US courts clarify stance on Foreign Anti-Competitive Conduct

Whilst the Sherman Act is designed to protect the competitiveness of the US market only, the recent case Biocad v. F. Hoffman-La-Roche Ltd. proves that in fact, foreign manufacturers are not out of reach.

The case involved the Foreign Trade Antitrust Improvement Act (FTAIA), which outlines exceptions to the jurisdictional limitations of the Sherman Act. This means that defendants can be held liable for conduct which involves import or export trade or commerce. The underlying principle of the Sherman Act is to prevent anticompetitive practice, and this remains to be of fundamental importance when the Foreign Trade Antitrust Improvement Act is considered.

FTAIA makes clear the international jurisdictional reach of the Sherman Act. In particular, the Act outlines that the Sherman Act does not apply to conduct involving trade or commerce with foreign nations, except where the conduct has a ‘direct, substantial, and reasonably foreseeable effect’ on:

  • Commerce or trade not with foreign nations
  • Import commerce or import trade with foreign nations


  • Export commerce or trade with foreign nations, where a person is engaged in such
  • Commerce or trade in the United States

The Supreme Court in the past has sought to clarify the exceptions and the legislative intent. The Court explained that FTAIA seeks to make clear to American exporters and firms conducting business abroad, that the Sherman Act does not prevent them entering into anticompetitive practices abroad, so long as there is no negative effect on the US market.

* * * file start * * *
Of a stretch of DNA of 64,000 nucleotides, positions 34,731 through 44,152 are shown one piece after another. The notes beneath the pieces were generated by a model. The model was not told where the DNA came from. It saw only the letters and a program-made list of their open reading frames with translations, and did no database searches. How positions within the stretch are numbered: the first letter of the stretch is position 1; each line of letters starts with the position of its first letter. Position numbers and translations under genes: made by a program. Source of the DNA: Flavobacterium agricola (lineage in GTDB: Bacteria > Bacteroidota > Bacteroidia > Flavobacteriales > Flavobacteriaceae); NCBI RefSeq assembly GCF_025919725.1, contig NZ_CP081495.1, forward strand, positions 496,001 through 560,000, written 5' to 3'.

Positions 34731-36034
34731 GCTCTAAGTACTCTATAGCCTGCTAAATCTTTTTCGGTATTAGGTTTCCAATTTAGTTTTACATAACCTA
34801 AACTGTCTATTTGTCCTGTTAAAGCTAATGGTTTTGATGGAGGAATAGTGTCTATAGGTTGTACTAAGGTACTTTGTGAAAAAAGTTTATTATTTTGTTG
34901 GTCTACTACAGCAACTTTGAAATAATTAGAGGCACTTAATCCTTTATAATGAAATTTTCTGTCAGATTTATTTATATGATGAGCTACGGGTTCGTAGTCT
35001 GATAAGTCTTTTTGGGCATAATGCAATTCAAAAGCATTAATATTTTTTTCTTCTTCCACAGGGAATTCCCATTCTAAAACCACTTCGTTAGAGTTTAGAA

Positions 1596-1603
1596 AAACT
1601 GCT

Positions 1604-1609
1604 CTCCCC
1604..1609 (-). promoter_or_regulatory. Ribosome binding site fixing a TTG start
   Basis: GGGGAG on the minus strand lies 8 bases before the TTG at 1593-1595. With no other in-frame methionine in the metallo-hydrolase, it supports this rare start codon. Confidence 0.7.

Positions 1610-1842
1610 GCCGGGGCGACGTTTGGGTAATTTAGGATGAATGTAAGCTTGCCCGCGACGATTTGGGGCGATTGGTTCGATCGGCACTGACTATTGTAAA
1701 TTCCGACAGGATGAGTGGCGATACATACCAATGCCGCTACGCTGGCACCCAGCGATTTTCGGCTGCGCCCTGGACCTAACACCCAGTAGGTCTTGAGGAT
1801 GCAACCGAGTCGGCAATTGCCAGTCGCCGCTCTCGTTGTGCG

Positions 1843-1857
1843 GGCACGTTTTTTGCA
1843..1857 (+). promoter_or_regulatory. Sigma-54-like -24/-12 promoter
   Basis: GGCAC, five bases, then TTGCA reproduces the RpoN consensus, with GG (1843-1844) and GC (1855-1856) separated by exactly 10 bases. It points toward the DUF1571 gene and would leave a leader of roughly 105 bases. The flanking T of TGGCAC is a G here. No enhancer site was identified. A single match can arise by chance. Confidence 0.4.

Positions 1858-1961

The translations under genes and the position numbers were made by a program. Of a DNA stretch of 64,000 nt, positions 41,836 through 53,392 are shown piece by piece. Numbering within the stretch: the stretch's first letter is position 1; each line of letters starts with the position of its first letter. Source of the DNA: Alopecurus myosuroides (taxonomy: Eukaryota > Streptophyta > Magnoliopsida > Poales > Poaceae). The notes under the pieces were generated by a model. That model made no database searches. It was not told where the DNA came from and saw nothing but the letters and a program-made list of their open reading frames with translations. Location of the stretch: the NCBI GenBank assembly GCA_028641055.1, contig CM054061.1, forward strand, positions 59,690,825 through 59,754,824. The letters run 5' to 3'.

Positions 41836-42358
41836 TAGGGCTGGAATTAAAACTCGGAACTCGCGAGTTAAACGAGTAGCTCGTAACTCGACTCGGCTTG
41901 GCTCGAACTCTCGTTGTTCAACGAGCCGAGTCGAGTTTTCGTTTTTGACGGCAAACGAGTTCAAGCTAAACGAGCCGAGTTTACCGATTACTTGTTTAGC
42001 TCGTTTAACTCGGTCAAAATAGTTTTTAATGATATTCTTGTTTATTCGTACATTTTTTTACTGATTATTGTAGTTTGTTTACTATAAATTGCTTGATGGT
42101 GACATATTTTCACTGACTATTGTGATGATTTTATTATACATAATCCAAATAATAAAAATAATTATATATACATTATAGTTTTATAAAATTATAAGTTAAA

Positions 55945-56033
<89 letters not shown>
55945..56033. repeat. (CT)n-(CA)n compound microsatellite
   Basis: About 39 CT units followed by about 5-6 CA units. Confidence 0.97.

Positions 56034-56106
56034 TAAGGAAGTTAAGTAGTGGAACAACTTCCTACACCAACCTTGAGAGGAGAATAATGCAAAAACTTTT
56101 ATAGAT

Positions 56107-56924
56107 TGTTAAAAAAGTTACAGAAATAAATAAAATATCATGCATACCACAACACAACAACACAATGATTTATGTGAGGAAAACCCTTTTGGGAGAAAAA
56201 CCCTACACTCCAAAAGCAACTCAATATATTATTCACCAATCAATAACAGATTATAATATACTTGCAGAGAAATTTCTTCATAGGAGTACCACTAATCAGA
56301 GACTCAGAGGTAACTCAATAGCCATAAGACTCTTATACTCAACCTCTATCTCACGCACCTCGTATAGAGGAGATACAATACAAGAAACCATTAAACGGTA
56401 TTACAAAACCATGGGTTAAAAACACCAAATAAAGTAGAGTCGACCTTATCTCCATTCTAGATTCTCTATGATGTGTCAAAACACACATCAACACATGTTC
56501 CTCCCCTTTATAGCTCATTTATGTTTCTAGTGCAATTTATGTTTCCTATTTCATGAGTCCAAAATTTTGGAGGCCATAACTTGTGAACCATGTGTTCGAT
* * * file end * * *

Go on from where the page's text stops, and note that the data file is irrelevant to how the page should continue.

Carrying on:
In the Biocad case, heard in a New York Federal court on September 30 2017, the Court further clarified how the FTAIA would be applied. Biocad, the Russian pharma manufacturer, sued Hoffman La Roche for engaging in anticompetitive practices. The conduct in question allegedly prevented Biocad from entering the US oncological pharma market. The Court found that the FTAIA barred Biocad’s claims. The Court outlined that not only did Biocad not have standing, but that the FTAIA applied only to conduct which would have an immediate effect on the US market – not a future or potential effect.

It is clear that foreign activities will continue to have a potential effect on US markets, and should be considered under antitrust law. However, the recent Biocad case assists in setting out clear boundaries as to when the FTAIA will apply.



In today’s fast-growing, highly regulated generic pharmaceutical market, companies increasingly require specialized legal guidance as their products are developed, launched, and litigated. Wilson Sonsini Goodrich & Rosati’s attorneys address this need by providing expert counsel to companies in the global generics industry, offering sophisticated representation far beyond the scope of general corporate and securities counsel.

We have assembled a highly experienced team of experts from a cross-section of the firm’s key practice areas, including intellectual property, litigation, antitrust, FDA/regulatory, technology transactions, exports and FCPA, trade secret, and trademark and copyrights. Led by the former chief legal officer of Mylan Pharmaceuticals, one of the world’s leading generic and specialty pharmaceutical companies, our attorneys work closely with our generic pharmaceutical clients’ legal and scientific personnel and senior management to understand and meet their specific needs both in the U.S. and abroad.